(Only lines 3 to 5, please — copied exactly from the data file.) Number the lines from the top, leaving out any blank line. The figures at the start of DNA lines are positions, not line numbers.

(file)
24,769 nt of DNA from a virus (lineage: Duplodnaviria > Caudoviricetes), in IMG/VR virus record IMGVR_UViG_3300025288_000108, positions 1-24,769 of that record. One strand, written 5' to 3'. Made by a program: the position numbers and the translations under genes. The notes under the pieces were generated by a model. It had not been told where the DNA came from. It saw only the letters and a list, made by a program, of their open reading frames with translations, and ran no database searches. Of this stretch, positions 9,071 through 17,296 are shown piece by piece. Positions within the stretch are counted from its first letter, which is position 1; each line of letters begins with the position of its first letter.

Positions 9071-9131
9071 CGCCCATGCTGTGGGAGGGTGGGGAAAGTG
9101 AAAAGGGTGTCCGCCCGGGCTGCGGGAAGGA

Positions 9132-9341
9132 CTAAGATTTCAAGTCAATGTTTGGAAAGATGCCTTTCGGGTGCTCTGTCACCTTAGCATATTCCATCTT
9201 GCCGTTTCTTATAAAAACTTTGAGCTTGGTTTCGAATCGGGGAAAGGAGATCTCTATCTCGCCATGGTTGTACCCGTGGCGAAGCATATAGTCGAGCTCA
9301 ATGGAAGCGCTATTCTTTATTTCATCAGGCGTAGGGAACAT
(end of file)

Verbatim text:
9071 CGCCCATGCTGTGGGAGGGTGGGGAAAGTG
9101 AAAAGGGTGTCCGCCCGGGCTGCGGGAAGGA

Positions 9132-9341